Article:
The Faster Track: Shoule We Build a High-Speed Rail System?

In
1966, James Powell and Gordon Danby, two scientists at
Brookhaven National
Laboratory, demonstrated the potential of using magnetic forces
to lift, propel,
and guide a wheelless vehicle with the capacity for much greater
speeds than
conventional trains. Federal funding for maglev, or magnetic
levitation trains,
followed for several years. But in 1975 all government support
ceased because of
a decision that America's highways, airways, and much reduced
conventional trains
were adequate to meet the nation's transportation needs. However,
Japanese and
German scientists and their governments not only invested in
faster conventional
trains. They also saw the tremendous potential of maglev trains
to cut travel
time and save energy. To date, both governments have provided
about a billion
dollars to develop commercial prototypes that float along
guideways at speeds
approaching 300 miles per hour.

In many respects, the story of how Japan and Germany are racing
to capitalize on
yet another American invention has a depressingly familiar ring
to it. But the
picture may be changing now as political and economic shifts and
the nation's
worsening transportation crisis have helped boost U.S. interest
in maglev and
other forms of high-speed rail. Steel-wheel rail systems, at
speeds of 125-200
miles per hour, are now commonplace in Europe and Japan. Maglev,
often touted as
the next generation of high-speed rail, is on the brink of
commercialization in
Germany and Japan.

Last year, Congress passed a major transportation bill that
provides some $725
million for the development of a U.S. maglev prototype, and other
congressional
support is under consideration and gaining new proponents.
Meanwhile several
states, notably Pennsylvania, Florida, Texas, and California,
have been active
in promoting maglev and other high-speed rail projects to
alleviate mounting
congestion in their highways and airports. Support for maglev is
also coming from
other quarters, including environmentalists, who tout the
technology's potential
to save energy and curb air pollution.

Enthusiasm for maglev is also being spurred by two sea changes in
the American
political economy. First the demise of the Cold War and the
retrenchment among
defense contractors have made conversion a priority; maglev is
one of several
technologies eyed by defense companies like the Grumman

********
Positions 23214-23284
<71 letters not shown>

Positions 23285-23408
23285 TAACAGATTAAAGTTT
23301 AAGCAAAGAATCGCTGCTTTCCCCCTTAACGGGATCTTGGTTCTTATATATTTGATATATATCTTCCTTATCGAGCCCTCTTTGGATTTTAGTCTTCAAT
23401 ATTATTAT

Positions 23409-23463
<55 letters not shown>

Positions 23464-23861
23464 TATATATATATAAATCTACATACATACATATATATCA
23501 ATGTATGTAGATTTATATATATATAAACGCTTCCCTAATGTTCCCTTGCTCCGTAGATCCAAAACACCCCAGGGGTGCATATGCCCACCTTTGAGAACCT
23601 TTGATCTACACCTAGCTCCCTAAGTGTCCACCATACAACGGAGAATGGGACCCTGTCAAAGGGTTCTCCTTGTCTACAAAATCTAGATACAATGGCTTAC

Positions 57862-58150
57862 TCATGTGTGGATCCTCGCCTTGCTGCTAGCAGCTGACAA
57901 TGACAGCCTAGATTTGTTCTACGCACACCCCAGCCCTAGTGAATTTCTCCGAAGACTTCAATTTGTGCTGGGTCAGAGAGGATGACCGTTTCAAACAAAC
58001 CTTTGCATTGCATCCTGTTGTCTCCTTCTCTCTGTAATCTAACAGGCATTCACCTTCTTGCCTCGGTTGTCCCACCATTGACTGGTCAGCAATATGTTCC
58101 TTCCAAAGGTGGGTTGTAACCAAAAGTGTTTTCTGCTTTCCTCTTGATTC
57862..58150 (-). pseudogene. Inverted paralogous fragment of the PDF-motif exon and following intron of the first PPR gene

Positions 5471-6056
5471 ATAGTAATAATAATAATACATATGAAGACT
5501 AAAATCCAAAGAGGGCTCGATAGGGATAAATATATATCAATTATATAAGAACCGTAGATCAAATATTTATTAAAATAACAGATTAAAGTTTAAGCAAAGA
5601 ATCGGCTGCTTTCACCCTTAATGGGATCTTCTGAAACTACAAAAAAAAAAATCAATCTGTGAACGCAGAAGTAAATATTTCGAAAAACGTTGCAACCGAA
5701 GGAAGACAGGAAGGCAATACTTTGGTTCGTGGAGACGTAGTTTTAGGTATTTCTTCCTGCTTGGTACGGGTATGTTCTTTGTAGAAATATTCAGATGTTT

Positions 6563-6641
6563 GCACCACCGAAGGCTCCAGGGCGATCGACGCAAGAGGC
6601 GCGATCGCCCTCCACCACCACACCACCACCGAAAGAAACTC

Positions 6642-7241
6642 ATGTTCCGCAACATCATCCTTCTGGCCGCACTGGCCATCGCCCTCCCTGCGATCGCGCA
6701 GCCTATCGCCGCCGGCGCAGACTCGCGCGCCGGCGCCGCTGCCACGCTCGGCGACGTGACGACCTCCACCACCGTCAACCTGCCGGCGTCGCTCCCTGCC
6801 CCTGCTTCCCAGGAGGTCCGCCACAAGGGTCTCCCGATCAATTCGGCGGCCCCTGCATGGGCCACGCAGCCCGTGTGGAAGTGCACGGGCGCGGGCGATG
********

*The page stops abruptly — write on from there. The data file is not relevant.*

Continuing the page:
Corporation seeking to
diversify, and by the scientists and engineers who have long been
the Pentagon's
research and development army. Maglev typifies the sort of
exotic technology
with commerical potential that appeals to members of Congress
seeking a civilian
equivalent of the Defense Advanced Research Projects Agency.
Second, in the
aftermath of Reaganomics, public infrastructure investment holds
new appeal as
a strategy of growth.



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How Maglev Works

There are two basic types of maglev systems, which rely on
opposite scientific
principles. In electromagnetic systems, utilized by the German
Transrapid on its
twenty-mile prototype run, the levitating force is due to an
attractive pull
between conventional electromagnets on the vehicle and an iron
rail located in
the guideway. With this system the vehicle floats about
three-eighths of an inch
above the guideway.

The alternative approach, an electrodynamic "repulsive" system,
is being
developed by a Japanese rail institute. This approach uses coils
of
superconducting wire to push the train upward into a floating
posture, and
locates magnets on the upper side of the guideway. With the
superconducting
magnets the vehicles have the potential to be much lighter; in
addition, the
repulsive principle permits a much larger gap between the vehicle
and the
guideway, four to six inches instead of three-eighths of an inch.
In both
systems, the guideway's electromagnets both lift the maglev
vehicle and propel
it. Propulsion comes from the coils' alternating polarity, which
pulls the
vehicle from in front and pushes it from behind.

The superconducting approach has captured somewhat more interest
recently and may
be the best alternative for a U.S. system in the long run because
it offers the
potential for lower vehicle and guideway costs, more technical
dynamism, and
could lead to a more competitive version of maglev. However, the